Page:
More Funny Tales From the Quirky Life of John Hodgman

Book review: Medallion Status, by John Hodgman (Amazon / Book Depository) Comedian, author and podcaster John Hodgman's second memoir-in-essay collection, Medallion Status, is ostensibly built around his obsession with the loyalty program of the airline he calls "Beloved Airlines," and the travels, specifically for acting jobs, he's had in connection with earning those miles. It's... Continue Reading →

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A Chef and Historian Traces His Roots In African American Culinary History

Book review: The Cooking Gene, by Michael W. Twitty (Amazon / Book Depository) The Old South is a place where people use food to tell themselves who they are, to tell others who they are, and to tell stories about where they've been. Chef, historian, and Afroculinaria blogger Michael W. Twitty has another fascinating day job:... Continue Reading →

A Sociologist Explores “The Science of Fear”

Book review: Scream: Chilling Adventures in the Science of Fear, by Margee Kerr (Amazon / Book Depository) Last year I'd read enough spooky nonfiction to make a list for October, but this year I didn't have enough appropriate titles to compile one (though you can also terrify yourself by just browsing the "true crime" tab). But the positively wonderful... Continue Reading →

Into the Underworlds

Book review: Underland, by Robert Macfarlane (Amazon / Book Depository) What happened here? The mouth of the chasm says nothing. The trees say nothing. Leaning over the edge of the sinkhole, I can see only darkness beneath me. British author Robert Macfarlane's Underland is a difficult book to describe or do justice to. It's more of a... Continue Reading →

One Parisian Street in Profile

Book review: The Only Street in Paris, by Elaine Sciolino (Amazon / Book Depository) Former New York Times Paris Bureau Chief Elaine Sciolino's The Only Street in Paris is a travelogue memoir meets micro-history and sociocultural study of the Parisian street where she and her family made their home for a time. There's a lot going... Continue Reading →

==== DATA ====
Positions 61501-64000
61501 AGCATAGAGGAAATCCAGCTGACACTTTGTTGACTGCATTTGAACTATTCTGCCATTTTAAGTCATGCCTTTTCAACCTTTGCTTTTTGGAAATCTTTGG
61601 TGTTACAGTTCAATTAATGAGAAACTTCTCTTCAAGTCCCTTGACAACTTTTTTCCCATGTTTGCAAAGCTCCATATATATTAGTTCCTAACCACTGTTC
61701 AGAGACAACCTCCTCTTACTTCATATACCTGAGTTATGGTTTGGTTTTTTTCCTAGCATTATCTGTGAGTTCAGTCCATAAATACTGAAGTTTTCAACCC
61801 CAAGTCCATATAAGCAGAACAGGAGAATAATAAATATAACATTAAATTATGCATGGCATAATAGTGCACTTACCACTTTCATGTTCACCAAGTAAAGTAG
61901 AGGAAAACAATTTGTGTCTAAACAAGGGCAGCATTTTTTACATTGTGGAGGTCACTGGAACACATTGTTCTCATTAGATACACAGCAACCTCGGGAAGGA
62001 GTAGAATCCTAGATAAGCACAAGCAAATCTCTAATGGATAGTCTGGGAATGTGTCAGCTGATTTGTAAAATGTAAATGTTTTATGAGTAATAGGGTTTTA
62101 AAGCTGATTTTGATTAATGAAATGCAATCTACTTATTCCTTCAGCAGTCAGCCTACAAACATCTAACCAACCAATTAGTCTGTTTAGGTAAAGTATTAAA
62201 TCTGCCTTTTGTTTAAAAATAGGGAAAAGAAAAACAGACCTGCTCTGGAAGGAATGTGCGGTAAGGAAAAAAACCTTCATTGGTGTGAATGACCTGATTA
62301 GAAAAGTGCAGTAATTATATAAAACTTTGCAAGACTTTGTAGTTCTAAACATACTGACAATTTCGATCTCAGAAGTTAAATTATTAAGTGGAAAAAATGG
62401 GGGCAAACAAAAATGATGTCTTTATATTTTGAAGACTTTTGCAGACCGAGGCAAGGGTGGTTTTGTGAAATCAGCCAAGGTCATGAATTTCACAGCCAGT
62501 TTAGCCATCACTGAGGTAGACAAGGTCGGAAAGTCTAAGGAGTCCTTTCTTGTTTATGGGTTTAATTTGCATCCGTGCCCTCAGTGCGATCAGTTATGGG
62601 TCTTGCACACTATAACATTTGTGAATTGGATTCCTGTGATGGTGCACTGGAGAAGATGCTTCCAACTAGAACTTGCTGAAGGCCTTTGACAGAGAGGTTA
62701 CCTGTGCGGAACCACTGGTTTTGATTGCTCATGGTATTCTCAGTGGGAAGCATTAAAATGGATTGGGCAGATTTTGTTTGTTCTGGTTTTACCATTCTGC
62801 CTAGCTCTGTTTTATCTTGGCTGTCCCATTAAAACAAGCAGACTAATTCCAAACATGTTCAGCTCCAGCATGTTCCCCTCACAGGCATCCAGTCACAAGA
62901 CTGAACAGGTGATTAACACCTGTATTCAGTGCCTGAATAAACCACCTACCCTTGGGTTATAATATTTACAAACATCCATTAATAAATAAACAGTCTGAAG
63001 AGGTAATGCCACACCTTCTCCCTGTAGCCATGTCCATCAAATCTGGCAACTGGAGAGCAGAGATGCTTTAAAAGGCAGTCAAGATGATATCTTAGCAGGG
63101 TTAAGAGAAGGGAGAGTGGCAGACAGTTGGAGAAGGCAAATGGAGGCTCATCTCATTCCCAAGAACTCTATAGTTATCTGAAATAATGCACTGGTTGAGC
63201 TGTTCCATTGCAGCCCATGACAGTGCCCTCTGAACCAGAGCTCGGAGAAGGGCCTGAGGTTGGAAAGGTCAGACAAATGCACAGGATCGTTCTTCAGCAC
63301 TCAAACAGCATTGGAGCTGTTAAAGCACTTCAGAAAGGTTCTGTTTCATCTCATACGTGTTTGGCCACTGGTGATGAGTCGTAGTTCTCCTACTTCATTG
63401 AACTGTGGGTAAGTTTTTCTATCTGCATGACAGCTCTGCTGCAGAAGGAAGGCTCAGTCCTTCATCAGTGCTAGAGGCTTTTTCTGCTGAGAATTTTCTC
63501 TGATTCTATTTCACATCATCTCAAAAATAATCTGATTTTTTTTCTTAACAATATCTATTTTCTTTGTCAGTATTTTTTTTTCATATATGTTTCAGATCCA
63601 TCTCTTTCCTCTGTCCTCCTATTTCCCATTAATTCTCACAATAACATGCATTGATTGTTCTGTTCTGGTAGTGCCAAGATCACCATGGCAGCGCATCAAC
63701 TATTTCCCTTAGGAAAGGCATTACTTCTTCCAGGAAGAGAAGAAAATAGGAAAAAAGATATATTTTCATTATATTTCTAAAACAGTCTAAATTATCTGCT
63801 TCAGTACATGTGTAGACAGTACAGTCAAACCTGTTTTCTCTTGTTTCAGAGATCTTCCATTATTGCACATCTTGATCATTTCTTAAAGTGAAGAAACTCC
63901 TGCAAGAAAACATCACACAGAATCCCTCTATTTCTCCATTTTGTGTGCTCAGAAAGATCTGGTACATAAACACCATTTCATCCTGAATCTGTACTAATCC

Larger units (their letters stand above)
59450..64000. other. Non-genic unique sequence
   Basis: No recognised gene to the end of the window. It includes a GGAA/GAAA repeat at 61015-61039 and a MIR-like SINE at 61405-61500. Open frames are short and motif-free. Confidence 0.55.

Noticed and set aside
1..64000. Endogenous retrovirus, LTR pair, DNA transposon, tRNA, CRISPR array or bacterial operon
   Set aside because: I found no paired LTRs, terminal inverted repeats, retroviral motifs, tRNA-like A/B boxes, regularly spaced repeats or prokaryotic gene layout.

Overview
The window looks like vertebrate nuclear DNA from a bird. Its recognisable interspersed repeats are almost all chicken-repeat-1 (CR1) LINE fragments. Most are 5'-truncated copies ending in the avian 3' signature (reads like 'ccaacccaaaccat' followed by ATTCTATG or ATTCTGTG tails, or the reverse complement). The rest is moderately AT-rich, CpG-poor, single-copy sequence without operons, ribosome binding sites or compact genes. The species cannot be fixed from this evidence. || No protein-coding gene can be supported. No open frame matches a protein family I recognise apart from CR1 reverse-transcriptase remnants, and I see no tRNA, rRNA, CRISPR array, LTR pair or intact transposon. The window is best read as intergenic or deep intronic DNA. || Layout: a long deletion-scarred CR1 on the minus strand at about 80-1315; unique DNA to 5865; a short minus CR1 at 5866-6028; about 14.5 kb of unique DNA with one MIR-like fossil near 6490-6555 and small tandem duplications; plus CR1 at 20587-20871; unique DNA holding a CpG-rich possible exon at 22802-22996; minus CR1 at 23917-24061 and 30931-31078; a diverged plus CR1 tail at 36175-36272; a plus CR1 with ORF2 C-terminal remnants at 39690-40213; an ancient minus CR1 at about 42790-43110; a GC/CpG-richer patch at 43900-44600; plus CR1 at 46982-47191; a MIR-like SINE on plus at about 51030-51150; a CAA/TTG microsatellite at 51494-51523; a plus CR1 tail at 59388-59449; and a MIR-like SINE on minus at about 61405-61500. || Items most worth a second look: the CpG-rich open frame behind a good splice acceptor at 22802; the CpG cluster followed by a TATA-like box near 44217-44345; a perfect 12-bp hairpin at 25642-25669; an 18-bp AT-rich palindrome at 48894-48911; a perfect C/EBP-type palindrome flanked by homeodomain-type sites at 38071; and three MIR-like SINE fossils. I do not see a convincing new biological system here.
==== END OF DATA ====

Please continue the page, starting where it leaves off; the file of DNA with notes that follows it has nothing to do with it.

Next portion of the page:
High Strangeness and Lore from the Midwest

 Book review: Midwestern Strange, by B.J. Hollars (Amazon / Book Depository) Professor B.J. Hollars set out, after a challenge from his writing students, to investigate his region's tales of inexplicable monsters and events of "high strangeness," that is, "encounters that are improvable either as events or illusions." I've selected the Midwest as my testing ground... Continue Reading →

12 More Upcoming Nonfiction Titles in 2019

One last installment of 2019's upcoming nonfiction new releases: We've got cult insiders, lesser known Cold War tales, undercover in asylums, retracing Napoleon's Russian retreat, jackasses, life and death in colonial Sydney, women profiling women, and a genre-bending look at domestic abuse, and some new nonfiction in translation, among others. The Berlin Mission: The American... Continue Reading →

On the Road, Around the World with René Redzepi

Book review: Hungry, by Jeff Gordinier (Amazon / Book Depository) Jeff Gordinier, food editor at Esquire and New York Times contributor, was at something of a personal turning point as his marriage dissolved. In a depressing-sounding state, he accepted an invitation from world-renowned Danish chef René Redzepi to accompany him on his ambitious culinary travels. Redzepi is the mind... Continue Reading →

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